Review Summary: but i guess you'll always have your way“Maybe I don’t really miss being 16.”
I doubt many people do, but the significance of this line changes when you realize Dltzk, (pronounced “Delete Zeke”) a precocious producer/songwriter from New Jersey, is singing it at 17 or 18. One’s late teens are a particularly weird age. You’re feeling all sorts of complex feelings, often for the first time, and you’re also beginning to develop the language and ability to actually articulate them. But simultaneously, you’re also frustrated at the fact that you don’t fully understand where the feelings are coming from yet (pro tip, it takes a lot of work, and even then you often won’t). Put more precisely, it’s a time where the leap from 16 to 17 is actually meaningful, but not nearly as meaningful as you think it is.
Dltzk’s first album (they put out a project helpfully named Teen Week
earlier in the year, but retconned it to EP status following this record’s release), Frailty
, is impressive for two seemingly contrary reasons. First, it’s as emotionally honest a reflection of this time in one’s life as I’ve ever heard on record, and second, Zeke displays virtuosic capabilities as an experimentally-leaning pop musician that are obviously beyond their years. The combination makes for a listen that's always compelling and often inspiring.
The straightforward lo-fi acoustic guitar strums on Frailty’
s opening salvo “goldfish” give way to the crunchy pop-punk of “your clothes”, a song that, intentionally or not, synthesizes a ton of the music I’ve been interested in over the course of the last 15 years. It recalls the more synthy side of the late 2000s Warped Tour spectrum that girls I had a crush on in middle school listened to, fourth and fifth wave emo, the soaring bedroom-pop-cum-shoegaze of bands like The 1975 and M83 (dltzk is an avowed fan of Porter Robinson, whose early work sounds a lot like a more Tomorrowland leaning version of the latter), and the more accessible stuff from hyperpop contemporaries like Glaive and 100 Gecs. It’s anthemic and slightly nostalgic, but still feels wholly original—a remarkable achievement.
cruises more-than-satisfyingly on this wavelength over the course of its first six tracks, although that perhaps gives short shrift to the highlights strewn throughout, namely the massive electric guitar progression that emerges at the end of “search party”. But it’s on the masterful four song stretch that anchors the record (“movies for guys” through “how to lie”) that dltzk shows their true sonic range. These songs are constantly shifting— but not necessarily in the hyper-referential style that’s come to be associated with hyperpop or its more emo-leaning offshoot digicore, a genre in which dltzk is usually categorized. There’s something more psychic in how their component parts come together. “Movies” seamlessly moves from sleek synthpop to glitchy post-Flume electronica into thrashing screamo such that that when the song finally resolves itself in a late 2010s radio ready emo-rap hook, the only rational thought is “well, of course they can do that too”. Following that, these songs pick up the habit of expertly taking themselves apart in spurts of cathartic electronic noise, then putting themselves back together just as quickly. There’s a sharp intake of breath before a particularly affecting moment on “how to lie”, giving it the overall effect of a frustrated scream. “Kodak moment” balances one of these outbursts out with an outro that sounds like it should be playing over video game credits. It’s refreshing and quite lovely.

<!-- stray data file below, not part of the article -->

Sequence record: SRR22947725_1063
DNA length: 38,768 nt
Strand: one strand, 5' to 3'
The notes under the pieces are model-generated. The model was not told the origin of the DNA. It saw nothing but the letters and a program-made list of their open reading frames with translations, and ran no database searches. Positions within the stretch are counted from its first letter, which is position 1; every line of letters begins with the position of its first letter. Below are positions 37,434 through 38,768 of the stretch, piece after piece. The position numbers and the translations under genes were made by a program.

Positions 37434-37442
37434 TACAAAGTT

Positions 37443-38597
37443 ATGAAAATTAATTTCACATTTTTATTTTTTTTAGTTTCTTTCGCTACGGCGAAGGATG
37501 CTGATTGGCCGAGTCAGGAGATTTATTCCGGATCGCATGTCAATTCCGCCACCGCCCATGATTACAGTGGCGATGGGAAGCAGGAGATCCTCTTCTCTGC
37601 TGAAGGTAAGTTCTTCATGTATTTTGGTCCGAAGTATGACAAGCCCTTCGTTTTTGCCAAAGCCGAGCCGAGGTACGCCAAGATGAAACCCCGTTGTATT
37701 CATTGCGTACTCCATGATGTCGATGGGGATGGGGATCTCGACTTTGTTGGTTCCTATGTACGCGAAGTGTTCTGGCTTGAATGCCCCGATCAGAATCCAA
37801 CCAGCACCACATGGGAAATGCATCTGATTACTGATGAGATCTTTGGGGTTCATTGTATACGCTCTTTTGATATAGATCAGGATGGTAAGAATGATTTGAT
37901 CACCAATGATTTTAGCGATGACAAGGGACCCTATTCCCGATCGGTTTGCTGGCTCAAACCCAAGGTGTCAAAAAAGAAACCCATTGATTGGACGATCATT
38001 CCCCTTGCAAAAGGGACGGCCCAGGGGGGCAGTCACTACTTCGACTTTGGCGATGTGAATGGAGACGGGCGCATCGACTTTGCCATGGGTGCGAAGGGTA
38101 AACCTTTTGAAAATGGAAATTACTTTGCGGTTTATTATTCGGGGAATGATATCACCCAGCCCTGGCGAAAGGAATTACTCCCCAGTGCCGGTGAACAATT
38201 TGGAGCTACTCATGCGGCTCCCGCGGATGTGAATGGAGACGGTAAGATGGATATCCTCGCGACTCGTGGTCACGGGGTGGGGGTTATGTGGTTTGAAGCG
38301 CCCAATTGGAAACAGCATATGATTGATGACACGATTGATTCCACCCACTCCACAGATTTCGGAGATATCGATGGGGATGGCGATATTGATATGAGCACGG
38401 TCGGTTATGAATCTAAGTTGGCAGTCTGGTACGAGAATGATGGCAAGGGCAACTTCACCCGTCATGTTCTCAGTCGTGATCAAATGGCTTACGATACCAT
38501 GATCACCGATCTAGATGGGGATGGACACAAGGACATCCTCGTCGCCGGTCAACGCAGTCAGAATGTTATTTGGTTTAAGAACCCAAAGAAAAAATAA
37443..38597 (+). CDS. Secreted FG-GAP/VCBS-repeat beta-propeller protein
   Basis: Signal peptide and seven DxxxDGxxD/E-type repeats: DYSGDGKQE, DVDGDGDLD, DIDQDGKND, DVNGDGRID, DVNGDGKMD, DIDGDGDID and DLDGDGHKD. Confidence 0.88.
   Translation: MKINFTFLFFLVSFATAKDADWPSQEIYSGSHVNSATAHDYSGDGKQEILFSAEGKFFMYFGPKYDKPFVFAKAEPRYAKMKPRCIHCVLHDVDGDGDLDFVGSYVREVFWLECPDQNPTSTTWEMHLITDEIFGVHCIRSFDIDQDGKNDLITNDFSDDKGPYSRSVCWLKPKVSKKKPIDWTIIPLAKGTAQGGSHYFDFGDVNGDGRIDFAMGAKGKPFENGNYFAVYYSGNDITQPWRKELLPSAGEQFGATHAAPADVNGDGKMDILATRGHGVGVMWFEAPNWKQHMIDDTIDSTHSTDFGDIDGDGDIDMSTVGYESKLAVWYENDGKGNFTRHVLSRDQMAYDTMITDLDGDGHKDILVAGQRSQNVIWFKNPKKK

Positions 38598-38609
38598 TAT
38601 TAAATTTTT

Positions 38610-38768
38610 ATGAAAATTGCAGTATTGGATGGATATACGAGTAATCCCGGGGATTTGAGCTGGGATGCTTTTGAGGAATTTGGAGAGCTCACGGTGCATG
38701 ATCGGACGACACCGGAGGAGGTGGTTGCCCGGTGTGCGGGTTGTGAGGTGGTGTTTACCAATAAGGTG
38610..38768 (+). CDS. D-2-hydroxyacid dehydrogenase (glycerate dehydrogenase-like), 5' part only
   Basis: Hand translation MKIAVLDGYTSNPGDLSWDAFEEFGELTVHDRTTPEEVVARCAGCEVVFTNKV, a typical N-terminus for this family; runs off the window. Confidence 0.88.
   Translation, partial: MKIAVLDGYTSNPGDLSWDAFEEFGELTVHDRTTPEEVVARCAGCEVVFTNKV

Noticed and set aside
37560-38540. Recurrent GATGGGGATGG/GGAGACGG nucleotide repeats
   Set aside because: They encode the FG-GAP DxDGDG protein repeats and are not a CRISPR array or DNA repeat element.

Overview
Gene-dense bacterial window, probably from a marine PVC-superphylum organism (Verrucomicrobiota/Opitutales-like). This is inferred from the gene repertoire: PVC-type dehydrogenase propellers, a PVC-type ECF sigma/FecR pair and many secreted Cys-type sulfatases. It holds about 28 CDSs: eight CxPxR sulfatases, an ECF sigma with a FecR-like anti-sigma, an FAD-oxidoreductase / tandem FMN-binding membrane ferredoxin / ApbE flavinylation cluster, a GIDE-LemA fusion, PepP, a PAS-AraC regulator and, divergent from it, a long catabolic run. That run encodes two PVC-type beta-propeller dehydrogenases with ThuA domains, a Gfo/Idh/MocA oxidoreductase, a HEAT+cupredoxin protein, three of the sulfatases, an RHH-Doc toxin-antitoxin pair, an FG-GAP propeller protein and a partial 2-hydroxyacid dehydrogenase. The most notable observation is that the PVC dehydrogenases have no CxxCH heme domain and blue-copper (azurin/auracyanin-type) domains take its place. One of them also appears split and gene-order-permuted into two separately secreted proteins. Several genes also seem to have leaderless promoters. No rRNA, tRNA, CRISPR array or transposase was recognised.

There are some who will be turned off by what they perceive as adolescent lyrics, as well as Zeke’s vocal style, which, while technically sound, very much highlights the juvenility (and I don’t say that as a pejorative as much as the literal definition of “being teenaged”) of their words. But crucially, there is no sense that dltzk is doing any posturing here. These songs do a great job of foregrounding the inherent insecurity of their age— when an adult future is a looming tidal wave that you can’t figure out if you can’t wait for or are dreading, and an offhanded remark by the right person (“this movie’s just for guys”) can bring your whole world crashing down. Moreover, Zeke has stated in interviews that the frequent references to a “you” in these songs are addressed to a variety of forms: crushes and friends, as well as selves past, present, and future. This mishmash of subjects adds an engrossing obliqueness behind their surface-level emotional bent that’s reminiscent of Frank Ocean’s Blonde
(surely a spiritual forebear in terms of overall scope, despite the fact that they’re working in two slightly different realms).
If I sound bowled over, it’s because I am. Over the years, I’ve listened to all manner of supposed youthful bedroom epics, from those I’ve been completely unmoved by (Car Seat Headrest’s Twin Fantasy
, don’t @ me) to those I’ve appreciated from afar without truly seeing myself in (Parannoul’s To See The Next Part of the Dream
, an album I see as an older cousin to this). These albums are almost certain to inspire a dedicated group of acolytes, as well as a group who won’t understand what the *** those acolytes are on about. Count me proudly in the former here.